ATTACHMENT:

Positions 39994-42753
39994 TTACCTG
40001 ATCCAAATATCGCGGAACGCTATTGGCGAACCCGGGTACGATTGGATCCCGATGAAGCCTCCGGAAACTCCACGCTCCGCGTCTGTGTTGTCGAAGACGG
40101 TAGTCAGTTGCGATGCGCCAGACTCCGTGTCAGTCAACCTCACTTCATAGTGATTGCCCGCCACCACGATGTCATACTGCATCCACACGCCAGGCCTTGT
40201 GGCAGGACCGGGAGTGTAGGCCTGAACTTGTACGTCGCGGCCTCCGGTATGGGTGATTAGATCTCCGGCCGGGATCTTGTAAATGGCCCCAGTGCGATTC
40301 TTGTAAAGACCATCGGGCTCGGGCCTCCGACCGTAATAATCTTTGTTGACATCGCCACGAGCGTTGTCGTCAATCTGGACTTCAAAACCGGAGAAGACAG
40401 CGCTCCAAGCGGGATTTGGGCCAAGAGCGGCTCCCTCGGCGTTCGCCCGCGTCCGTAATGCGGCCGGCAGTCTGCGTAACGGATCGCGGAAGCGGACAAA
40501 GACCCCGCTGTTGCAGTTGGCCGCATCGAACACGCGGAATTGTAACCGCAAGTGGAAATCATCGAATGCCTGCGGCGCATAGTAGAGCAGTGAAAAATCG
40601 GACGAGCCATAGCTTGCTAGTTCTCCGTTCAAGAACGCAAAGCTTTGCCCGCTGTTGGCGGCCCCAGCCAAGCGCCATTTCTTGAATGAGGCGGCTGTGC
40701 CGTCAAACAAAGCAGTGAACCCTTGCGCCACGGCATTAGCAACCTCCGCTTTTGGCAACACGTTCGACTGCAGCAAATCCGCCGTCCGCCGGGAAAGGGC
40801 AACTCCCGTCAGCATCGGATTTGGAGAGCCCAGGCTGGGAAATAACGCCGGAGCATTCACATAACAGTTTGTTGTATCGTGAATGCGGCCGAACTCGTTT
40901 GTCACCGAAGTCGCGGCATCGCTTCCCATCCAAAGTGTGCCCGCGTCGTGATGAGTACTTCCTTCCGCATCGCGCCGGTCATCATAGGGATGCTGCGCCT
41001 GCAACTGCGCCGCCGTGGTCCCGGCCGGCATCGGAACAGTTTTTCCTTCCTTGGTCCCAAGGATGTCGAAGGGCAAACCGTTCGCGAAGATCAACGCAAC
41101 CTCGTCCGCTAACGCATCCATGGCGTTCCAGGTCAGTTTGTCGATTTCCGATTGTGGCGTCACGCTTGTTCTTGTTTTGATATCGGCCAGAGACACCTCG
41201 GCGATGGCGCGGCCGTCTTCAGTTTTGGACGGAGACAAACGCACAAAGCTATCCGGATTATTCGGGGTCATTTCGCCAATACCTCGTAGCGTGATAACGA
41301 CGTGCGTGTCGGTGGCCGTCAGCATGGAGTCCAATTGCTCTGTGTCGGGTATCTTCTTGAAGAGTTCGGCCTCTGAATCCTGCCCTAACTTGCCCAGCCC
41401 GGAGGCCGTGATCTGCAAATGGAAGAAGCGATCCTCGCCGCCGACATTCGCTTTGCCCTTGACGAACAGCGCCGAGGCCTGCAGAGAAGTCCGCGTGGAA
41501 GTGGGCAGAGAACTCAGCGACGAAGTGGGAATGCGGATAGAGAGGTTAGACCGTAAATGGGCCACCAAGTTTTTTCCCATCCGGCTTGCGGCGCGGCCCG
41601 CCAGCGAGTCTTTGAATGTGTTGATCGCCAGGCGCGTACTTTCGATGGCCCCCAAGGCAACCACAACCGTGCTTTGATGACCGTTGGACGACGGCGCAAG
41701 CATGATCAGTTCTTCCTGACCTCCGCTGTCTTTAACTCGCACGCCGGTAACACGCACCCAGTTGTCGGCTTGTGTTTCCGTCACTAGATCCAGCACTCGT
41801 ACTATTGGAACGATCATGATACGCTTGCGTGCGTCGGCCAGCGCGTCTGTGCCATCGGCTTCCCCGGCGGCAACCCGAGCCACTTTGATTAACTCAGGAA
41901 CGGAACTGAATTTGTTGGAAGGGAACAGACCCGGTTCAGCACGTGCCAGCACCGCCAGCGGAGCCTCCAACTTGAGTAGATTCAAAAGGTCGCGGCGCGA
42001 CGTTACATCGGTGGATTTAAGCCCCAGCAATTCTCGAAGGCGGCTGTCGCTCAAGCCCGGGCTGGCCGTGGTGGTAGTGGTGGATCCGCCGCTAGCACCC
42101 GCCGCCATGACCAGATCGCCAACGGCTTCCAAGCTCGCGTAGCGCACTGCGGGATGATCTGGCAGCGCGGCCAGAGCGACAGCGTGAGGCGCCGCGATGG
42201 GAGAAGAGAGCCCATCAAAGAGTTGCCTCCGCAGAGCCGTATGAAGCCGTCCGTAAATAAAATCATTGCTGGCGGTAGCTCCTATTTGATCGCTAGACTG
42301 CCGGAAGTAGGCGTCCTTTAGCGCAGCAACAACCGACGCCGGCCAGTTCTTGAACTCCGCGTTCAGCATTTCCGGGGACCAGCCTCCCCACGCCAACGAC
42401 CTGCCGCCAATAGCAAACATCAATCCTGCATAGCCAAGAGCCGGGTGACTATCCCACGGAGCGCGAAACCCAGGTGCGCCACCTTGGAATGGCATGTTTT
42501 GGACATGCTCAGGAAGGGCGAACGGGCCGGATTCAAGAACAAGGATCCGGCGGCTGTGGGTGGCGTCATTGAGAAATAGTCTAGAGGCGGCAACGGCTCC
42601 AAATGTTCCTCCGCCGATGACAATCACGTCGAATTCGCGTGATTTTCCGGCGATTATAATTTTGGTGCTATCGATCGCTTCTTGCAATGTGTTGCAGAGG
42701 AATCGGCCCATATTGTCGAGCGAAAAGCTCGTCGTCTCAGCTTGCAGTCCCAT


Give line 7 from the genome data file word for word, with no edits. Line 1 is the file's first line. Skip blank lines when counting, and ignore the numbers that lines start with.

40401 CGCTCCAAGCGGGATTTGGGCCAAGAGCGGCTCCCTCGGCGTTCGCCCGCGTCCGTAATGCGGCCGGCAGTCTGCGTAACGGATCGCGGAAGCGGACAAA